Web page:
Django 1.10 refinements

Posted by Alasdair Nicol on Mon 01 August 2016

Django 1.10 was released today. Instead of focussing on the new features, I'd like to focus on a couple of items from the features removed section of the release notes. With Django 1.10, we've reached the end of the line for deprecations started in Django 1.8, and I think the result is cleaner, less error-prone views and URL configs.

Simplified URL config

Django urls used to look like this:

urlpatterns = patterns('',
    (r'^articles/(\d{4})/$', 'news.views.year_archive'),

    url(r'^articles/(\d{4})/(\d{2})/$', 'news.views.month_archive', name='month_archive'),
)

The prefix argument was often unused, so you had a confusing empty string at the begining. The patterns could be url() instances or tuples, and you could use either callables or strings for the views.

In Django 1.10, urlpatterns is simply a list of url() instances:

urlpatterns = [
    url(r'^articles/(\d{4})/$', views.year_archive),
    url(r'^articles/(\d{4})/(\d{2})/$', views.month_archive, name='month_archive'),
]

Support for passing the view as a string is removed, you must use the callable. It's much tidier now, and a great example of There should be one-- and preferably only one --obvious way to do it from the Zen of Python.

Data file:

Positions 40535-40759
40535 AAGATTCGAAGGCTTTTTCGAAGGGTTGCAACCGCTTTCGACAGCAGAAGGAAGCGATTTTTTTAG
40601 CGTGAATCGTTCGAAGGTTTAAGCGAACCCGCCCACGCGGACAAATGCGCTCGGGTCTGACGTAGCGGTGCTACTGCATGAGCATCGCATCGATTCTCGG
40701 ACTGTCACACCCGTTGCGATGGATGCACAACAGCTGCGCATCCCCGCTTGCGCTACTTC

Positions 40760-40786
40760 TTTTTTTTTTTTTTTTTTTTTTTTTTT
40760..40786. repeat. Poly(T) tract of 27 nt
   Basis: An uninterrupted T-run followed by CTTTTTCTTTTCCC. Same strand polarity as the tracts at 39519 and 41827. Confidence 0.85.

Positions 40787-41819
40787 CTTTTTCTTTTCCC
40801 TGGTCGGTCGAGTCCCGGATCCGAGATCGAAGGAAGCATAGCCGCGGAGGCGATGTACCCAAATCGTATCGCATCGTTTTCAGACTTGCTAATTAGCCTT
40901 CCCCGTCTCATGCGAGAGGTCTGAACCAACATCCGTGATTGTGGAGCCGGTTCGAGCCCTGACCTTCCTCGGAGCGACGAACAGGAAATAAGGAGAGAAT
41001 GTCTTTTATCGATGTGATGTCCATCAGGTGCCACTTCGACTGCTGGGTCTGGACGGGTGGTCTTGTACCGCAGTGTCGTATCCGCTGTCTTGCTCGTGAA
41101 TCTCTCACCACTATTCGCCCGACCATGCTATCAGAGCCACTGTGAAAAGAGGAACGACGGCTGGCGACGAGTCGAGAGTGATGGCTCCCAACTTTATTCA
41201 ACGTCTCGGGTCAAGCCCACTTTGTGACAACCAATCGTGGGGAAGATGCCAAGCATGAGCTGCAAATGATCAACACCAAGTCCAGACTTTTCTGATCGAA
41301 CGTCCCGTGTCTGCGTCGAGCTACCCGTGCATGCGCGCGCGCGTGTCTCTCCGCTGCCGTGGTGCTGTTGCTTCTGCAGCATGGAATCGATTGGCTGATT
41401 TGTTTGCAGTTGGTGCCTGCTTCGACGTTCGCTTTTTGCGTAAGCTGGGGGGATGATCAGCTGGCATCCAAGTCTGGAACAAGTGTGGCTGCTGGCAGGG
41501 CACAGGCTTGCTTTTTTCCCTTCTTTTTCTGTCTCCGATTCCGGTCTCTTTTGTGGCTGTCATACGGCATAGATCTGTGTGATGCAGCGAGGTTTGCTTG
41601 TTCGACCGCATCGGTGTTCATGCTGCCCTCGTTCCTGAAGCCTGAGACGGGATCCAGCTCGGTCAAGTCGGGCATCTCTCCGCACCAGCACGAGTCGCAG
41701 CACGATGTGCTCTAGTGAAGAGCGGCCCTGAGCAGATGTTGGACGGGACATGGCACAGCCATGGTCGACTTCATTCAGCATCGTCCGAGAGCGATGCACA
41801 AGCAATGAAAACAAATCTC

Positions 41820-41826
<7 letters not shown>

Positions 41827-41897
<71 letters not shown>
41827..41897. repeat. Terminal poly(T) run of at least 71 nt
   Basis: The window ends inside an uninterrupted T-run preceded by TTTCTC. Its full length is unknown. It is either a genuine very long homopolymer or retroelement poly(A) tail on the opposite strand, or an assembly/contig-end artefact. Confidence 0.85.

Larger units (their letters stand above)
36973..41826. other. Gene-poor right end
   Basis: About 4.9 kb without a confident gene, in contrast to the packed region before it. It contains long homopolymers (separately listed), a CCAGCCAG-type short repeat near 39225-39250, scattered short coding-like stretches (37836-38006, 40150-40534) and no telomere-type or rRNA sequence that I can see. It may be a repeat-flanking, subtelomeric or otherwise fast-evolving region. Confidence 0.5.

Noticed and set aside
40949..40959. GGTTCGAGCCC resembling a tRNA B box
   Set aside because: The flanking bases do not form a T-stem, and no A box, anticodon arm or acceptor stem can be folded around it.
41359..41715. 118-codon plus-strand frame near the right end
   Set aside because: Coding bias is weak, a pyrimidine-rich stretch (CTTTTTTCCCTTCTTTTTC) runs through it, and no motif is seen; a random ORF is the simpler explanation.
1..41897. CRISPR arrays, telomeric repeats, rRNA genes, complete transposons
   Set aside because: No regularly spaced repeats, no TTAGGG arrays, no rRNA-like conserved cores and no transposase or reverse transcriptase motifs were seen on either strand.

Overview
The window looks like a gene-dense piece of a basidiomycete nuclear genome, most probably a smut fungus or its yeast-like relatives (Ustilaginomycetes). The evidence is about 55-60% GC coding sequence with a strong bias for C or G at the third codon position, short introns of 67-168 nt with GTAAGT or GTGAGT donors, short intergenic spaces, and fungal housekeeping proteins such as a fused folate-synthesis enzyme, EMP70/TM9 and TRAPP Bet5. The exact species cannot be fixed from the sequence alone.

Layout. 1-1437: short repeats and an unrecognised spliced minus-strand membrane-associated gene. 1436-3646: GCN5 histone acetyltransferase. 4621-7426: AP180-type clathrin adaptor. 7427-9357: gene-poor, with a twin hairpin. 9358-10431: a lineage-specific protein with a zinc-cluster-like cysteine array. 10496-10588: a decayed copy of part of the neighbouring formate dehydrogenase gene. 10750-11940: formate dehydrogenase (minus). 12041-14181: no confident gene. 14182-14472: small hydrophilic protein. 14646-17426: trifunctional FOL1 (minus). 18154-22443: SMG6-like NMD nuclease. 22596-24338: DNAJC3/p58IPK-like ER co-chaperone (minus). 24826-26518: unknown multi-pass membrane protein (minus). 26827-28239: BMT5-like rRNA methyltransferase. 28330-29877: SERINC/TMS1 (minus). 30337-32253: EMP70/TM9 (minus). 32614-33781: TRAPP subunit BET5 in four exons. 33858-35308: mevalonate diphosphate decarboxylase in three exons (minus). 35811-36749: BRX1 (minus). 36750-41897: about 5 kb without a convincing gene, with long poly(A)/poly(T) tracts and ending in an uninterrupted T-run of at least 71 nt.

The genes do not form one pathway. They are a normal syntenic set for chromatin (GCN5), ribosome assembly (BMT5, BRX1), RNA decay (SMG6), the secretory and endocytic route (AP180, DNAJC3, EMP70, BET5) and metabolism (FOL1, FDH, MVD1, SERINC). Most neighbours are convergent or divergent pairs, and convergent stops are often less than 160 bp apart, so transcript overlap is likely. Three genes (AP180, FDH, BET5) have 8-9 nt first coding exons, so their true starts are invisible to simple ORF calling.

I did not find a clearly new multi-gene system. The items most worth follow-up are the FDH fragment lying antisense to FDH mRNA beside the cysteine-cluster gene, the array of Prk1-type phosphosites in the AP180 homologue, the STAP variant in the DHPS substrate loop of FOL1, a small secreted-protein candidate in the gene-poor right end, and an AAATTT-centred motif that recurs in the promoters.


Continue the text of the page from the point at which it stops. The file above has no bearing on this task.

No more render_to_response with RequestContext

Template context processors allow you to add a variable to every template. For example, you might use the logged-in user when rendering the navigation menu.

The render and render_to_response shortcuts simplify the process of fetching a template and rendering it. Before Django 1.10, you could use template context processors with both shortcuts. The code with render is simply:

return render(request, 'my_template.html', {'foo': 'bar'})

However, with render_to_response, you had to manually use a request context:

return render_to_response('my_template.html', {'foo': 'bar'}, context_instance=RequestContext(request))

The render shortcut was introduced in Django 1.3, so there's been no good reason to use render_to_response for 5 years. However, I still see lots of code using render_to_response. If you forget the context_instance argument, then template context processors don't work. I've seen many beginners hit CSRF errors because of this.

In Django 1.10, the context_instance argument has been removed from render_to_response. This is a result of changes to Django templating in 1.8. This means that you must switch your views from render_to_response to render if you use template context processors.

While you're at it, you can convert code that uses render_to_response without a context_instance to use render. Just use request=None. For example:

return render_to_response(template, context)

is equivalent to:

return render(request=None, template=template, context=context)

I think now would be a good time to finally deprecate render_to_response and remove it. I understand that Django developers are wary of forcing unnecessary code churn on users. However, users already have to update any code that uses render_to_response with RequestContext before upgrading to Django 1.10, so now would be a good time to deprecate it so that we can eventually remove it completely.